As Kim, Min & Kim described, the split type has two attachments in each of the ICN and the IPFP . Its demarcating feature is a longitudinal fissure, resulting in two bands sitting anteriorly to the ACL, one band posterior to the other. The vertical septum type is a complete, un-punctured ligament that attaches to the ACL along its posterior length. These two types may be associated with a lower KOA grade compared to the separate and fenestra type due to physics. Since the separate type is a single band, and the fenestra type is like the vertical septum except with multiple perforations (‘fenestrations’) throughout its length, it may concern the strength of the ligament. Studies have described the ligamentum mucosum to be of the same microscopic anatomy as that of a true ligament though with weaker tensile strength, but no description as to the type of ligament studied was included in the report [13, 24]. It could be that the vertical septum and split types provide additional support through more balanced weight distribution along the length (vertical septum) and through dividing the load between the two bands (split).
The results indicate that the patellar-TG osteoarthritis is particularly advanced and seems to spread to either condyle as a result of dysplasia. In the TG, there was a significant difference in average osteoarthritis level between the knees with and without the ligament. Figure 2 suggests that osteoarthritis decreases due to the presence of the ligament: grade 0 (no osteoarthritis) was 100% made up of knees with the ligament, and grade 4 (most advanced) was 100% made up of knees without the ligament. The ligament may provide a cushion that supports the patella in locomotion, reducing the friction between the patella and TG.
The LTP saw the lowest average osteoarthritis level (along with the MTP) (Fig. 3). Further, the data suggest a significant difference in average osteoarthritis of the LTP between the knees with and without the ligament. Though negligible, the tensile strength of the ligament described by Norris et al. could vertically support the joint and reduce overall load particularly in the highly articulating lateral aspect of the plateau [24, 27]. However, Fig. 4 does not show the same relationship as for the TG. The average ratios of knees with and without the ligament for each osteoarthritis grade are more inconsistent and variable. This pattern may be due to the nature of the LTP itself. The LTP is meant to handle more overall load and downward force; as such, chondral lesions may not be the ultimate sign of osteoarthritis in this region. Instead, MRIs and/or radiographic images should be used to observe the JSN.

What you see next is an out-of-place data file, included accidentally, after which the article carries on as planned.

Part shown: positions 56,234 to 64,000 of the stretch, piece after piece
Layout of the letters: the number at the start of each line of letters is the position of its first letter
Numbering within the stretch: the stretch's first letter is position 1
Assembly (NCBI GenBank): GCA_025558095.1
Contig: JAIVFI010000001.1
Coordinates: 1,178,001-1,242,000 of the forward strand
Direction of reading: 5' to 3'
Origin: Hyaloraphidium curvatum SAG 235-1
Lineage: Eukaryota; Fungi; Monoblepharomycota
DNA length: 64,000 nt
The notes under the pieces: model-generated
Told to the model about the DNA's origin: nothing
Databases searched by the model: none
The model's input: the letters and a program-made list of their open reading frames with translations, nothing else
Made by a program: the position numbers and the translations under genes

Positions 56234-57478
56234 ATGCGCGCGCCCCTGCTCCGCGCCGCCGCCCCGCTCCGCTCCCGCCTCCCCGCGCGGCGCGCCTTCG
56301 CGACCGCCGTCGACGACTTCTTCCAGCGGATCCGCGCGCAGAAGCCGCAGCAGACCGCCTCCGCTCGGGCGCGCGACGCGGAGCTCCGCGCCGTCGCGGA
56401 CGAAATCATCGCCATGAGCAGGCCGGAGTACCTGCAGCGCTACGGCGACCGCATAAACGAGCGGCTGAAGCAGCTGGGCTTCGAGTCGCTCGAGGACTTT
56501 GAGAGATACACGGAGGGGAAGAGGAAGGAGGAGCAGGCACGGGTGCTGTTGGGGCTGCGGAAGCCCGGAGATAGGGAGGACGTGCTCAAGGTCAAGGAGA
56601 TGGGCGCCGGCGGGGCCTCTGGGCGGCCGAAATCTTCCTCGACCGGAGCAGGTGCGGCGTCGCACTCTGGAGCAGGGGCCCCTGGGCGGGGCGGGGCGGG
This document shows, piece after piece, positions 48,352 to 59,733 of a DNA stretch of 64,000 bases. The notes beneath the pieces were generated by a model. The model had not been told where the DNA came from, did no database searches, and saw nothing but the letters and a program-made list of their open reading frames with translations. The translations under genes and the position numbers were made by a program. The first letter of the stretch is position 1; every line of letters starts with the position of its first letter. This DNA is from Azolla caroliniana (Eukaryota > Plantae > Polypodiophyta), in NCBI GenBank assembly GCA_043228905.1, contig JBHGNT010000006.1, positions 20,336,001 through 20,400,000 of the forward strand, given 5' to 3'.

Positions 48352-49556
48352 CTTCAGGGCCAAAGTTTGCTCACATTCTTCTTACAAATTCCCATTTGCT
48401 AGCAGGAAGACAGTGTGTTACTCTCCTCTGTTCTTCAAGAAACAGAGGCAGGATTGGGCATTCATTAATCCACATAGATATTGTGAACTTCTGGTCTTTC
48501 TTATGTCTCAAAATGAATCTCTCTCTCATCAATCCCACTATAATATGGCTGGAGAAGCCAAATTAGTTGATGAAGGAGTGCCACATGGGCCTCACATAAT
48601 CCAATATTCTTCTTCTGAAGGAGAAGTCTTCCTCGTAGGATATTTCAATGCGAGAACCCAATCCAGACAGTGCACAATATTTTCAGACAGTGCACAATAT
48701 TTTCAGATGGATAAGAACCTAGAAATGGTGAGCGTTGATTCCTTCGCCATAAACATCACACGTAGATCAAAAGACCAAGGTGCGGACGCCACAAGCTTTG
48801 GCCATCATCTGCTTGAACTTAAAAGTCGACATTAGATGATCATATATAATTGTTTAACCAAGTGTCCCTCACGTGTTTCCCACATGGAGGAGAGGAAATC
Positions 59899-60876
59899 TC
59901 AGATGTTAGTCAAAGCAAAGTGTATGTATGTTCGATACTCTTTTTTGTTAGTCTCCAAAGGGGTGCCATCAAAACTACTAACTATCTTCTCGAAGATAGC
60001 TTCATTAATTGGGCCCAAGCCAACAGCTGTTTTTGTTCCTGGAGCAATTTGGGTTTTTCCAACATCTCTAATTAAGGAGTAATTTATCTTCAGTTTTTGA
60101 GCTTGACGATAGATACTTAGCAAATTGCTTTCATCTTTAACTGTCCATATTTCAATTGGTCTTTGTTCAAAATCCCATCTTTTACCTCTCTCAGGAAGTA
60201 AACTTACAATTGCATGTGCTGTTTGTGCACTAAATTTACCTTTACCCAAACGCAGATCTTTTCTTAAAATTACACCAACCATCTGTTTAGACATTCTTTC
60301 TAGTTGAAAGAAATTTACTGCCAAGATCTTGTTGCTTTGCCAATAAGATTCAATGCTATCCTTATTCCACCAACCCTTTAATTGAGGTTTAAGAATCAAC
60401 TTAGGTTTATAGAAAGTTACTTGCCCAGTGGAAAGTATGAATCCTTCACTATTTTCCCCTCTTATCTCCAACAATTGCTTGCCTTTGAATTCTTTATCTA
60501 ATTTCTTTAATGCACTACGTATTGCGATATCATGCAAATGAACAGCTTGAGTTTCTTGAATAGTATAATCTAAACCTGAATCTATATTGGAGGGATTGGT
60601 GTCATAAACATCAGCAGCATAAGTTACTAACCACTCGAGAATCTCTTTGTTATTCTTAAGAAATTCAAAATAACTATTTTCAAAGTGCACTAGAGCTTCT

Kim & Choe had importantly identified fibrosis and inflammation as key processes leading to overall KOA . We could expect thus expect arthritic knees to have a LM that is thicker than their non-arthritic counterparts. This study’s results suggested no significant difference in means between these. This discrepancy may be attributed to the difficulty of measuring the thickness for the fenestra and vertical septum type. Or, these data may suggest that the ligament itself does not reflect the level of KOA, unlike the IPFP that does [16, 18,19,20,21, 28].
A key limitation was the method of osteoarthritis assessment. Firstly, the investigator collecting the data was consistent, but not officially trained in the matter. Additionally, the scale used may not have been the best tool. The OBC System is best used for early OA cases but was used here for mild to advanced assessments. For future studies, adapting the OBC System to cadavers should be done by replacing softness to pinkness (and its intensity).
The large number of samples was an asset in this cadaveric study. However, when separated into distinct groups, the sample sizes were often too small and resulted in important effect size values. As stated in most of the literature, the ligamentum mucosum is a remnant from embryological development [8, 9, 24]. As such, we should expect the incidences of the ligament to decrease as the age increases, but this current study suggests the opposite. This discrepancy with the literature is most likely due to some sampling error: the group without the ligament (average age: 77 years) had a sample size of 22, while the group with the ligament (average age: 86 years) had a sample size of 11. Indeed, the effect size was calculated to be 0.86, a value that strongly suggests that the sample size may have impacted the results and statistical association.
Elucidating the role of the ligamentum mucosum in knee osteoarthritis is of great clinical relevance as it could pave the way to enhanced diagnostic methods and treatments of the disease. This current study shows that when the ligamentum mucosum is absent, the knee presents a higher overall osteoarthritis level, particularly in the trochlear groove region. When present, the ligament’s type seems to be associated with the extent of knee osteoarthritis. Indeed, lower overall knee osteoarthritis grades seem to accompany the split and vertical septum types, whereas the absent ligament is most often seen alongside advanced overall osteoarthritis levels in the knee.
Availability of data and materials
The datasets generated and analysed in this current study are not publicly available due to the lack of representation of the sample. They may be available from the corresponding author on reasonable request.
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Martin, A., Liu, K. & Alimohammadi, M. The ligamentum mucosum’s potential as a preventative structure in the development of knee osteoarthritis. J EXP ORTOP 10, 109 (2023). https://doi.org/10.1186/s40634-023-00681-1